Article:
Matt Limmer, a doctoral student in environmental engineering at Missouri University of Science and Technology, has received a national award for his research paper describing a process for detecting contaminants through trees.
Limmer, who is from Oregon, Ohio, received the C. Ellen Gonter Environmental Chemistry Award from the American Chemical Society’s Environmental Chemistry Division during the society’s national meeting in August.
Chartered by the U.S. Congress, ACS is the world’s largest scientific society with more than 160,000 members.
The Gonter award is given to a graduate student for an outstanding research paper. Gonter was a research chemist and consultant who worked for the U.S. Army, U.S. Steel Corp., Pittsburgh Coke and Chemical Co., the Nuclear Utilities Service Corp. of Pittsburgh and the National Sanitation Foundation of Ann Arbor, Mich.
Limmer’s award-winning paper, “Phytoscreening: Sectoriality in Uptake of Chlorinated Solvents by Trees,” describes a phenomenon to aid in understanding of groundwater contaminants by examining the contaminant profiles in trees. By using a thin filament called a solid-phase microextraction fiber, or SPME, Limmer and other S&T environmental researchers can detect traces of chemicals at minute levels.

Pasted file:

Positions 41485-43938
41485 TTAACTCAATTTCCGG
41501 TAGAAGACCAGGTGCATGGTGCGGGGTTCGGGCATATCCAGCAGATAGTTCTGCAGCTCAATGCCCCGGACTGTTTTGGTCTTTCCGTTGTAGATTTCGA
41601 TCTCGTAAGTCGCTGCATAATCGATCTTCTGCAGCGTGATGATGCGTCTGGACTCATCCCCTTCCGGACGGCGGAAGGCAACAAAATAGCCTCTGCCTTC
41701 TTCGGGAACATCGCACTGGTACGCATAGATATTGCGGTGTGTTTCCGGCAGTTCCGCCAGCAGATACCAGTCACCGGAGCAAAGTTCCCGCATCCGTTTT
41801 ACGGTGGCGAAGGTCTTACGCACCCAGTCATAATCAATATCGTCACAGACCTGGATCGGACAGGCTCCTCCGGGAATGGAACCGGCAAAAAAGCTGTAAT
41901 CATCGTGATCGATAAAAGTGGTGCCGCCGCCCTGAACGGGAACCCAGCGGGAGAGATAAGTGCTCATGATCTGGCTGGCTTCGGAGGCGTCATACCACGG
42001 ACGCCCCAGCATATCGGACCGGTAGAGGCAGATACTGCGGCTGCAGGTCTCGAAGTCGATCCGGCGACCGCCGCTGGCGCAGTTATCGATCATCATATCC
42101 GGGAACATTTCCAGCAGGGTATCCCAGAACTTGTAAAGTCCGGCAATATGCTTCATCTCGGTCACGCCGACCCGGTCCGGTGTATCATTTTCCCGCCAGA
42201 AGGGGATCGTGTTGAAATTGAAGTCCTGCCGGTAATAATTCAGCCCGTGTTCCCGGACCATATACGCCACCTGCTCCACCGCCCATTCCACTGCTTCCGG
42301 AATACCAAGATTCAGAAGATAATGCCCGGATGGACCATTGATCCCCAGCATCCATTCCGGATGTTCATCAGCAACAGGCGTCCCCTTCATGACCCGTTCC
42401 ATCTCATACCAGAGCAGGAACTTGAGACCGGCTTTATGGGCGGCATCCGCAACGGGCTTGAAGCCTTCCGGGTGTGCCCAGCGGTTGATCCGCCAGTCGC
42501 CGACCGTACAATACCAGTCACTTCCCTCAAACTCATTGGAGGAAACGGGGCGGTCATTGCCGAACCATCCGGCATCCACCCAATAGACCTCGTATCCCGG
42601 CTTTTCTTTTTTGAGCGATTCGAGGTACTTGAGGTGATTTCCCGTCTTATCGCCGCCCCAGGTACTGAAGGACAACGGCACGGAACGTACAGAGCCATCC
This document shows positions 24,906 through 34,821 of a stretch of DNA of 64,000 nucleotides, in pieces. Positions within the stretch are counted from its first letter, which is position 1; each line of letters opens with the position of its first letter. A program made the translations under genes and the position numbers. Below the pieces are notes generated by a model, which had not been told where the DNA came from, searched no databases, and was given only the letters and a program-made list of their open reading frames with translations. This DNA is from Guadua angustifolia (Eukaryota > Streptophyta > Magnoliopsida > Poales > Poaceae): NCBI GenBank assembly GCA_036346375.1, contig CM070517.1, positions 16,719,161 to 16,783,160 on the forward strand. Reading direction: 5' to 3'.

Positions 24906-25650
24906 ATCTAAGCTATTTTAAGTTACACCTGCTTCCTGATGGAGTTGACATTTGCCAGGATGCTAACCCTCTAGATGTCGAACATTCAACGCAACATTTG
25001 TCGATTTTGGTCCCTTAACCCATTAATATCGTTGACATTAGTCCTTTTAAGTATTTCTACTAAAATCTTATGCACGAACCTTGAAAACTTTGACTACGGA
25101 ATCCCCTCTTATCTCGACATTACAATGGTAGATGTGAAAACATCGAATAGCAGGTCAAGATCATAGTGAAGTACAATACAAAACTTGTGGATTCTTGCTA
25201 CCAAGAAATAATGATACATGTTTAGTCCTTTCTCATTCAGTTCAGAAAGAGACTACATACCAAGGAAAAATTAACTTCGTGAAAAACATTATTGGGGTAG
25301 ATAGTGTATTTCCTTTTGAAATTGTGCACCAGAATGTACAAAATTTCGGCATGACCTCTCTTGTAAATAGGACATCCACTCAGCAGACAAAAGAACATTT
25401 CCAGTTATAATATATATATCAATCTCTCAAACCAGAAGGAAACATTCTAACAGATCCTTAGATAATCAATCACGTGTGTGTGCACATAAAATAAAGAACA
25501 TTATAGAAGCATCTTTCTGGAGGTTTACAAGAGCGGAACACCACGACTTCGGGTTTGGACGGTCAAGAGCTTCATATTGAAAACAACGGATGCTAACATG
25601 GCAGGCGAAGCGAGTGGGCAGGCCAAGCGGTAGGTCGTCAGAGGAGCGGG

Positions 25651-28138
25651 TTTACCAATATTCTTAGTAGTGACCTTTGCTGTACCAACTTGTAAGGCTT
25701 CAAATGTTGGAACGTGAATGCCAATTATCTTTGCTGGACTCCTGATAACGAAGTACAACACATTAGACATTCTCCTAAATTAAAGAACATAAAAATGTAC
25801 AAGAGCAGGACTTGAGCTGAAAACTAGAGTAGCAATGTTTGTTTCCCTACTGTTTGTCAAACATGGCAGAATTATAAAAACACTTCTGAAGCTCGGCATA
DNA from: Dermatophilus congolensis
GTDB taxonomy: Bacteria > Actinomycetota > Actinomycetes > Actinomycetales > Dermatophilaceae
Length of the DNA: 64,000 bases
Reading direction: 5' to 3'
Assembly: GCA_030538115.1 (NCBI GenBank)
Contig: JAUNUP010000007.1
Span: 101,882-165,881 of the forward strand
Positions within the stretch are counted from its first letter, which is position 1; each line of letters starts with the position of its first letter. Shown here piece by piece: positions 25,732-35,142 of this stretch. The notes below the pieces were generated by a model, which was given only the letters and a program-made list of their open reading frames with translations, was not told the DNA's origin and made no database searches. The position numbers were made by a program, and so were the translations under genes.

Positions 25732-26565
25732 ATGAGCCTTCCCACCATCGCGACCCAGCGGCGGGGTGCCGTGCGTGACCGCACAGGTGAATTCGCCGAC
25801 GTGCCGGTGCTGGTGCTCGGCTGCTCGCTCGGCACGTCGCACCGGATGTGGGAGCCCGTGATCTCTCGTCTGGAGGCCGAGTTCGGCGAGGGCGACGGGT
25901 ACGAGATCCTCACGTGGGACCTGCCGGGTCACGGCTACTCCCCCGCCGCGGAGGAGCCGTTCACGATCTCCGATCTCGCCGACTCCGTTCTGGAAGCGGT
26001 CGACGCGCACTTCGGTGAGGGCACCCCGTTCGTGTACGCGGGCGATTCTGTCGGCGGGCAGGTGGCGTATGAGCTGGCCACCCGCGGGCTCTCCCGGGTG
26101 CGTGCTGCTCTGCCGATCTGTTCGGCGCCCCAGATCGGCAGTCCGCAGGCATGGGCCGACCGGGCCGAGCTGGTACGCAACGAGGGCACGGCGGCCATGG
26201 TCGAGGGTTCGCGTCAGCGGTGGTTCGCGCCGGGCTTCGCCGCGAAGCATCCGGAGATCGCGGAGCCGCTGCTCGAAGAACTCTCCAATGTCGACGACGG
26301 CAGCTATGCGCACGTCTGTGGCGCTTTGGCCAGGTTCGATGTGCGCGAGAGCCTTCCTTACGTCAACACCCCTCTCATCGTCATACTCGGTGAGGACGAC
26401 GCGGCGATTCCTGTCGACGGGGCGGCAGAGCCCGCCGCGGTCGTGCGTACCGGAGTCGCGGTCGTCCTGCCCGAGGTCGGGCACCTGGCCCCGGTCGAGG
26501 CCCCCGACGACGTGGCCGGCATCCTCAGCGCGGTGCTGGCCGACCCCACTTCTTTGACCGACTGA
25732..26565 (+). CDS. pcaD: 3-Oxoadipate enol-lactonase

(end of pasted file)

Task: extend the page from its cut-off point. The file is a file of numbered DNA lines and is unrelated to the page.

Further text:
“The trees can provide compass-like information, pointing us toward more contaminated regions of the subsurface,” Limmer says. “The more well-characterized subsurface contamination is, the easier and cheaper it is to remediate.”
Limmer’s advisor is Dr. Joel Burken, professor of civil and environmental engineering at Missouri S&T.
Matt, we are so proud of you. Looks like this research will really be valuable in keeping the environment safe. God Bless, Uncle Mark, Aunt Darlene
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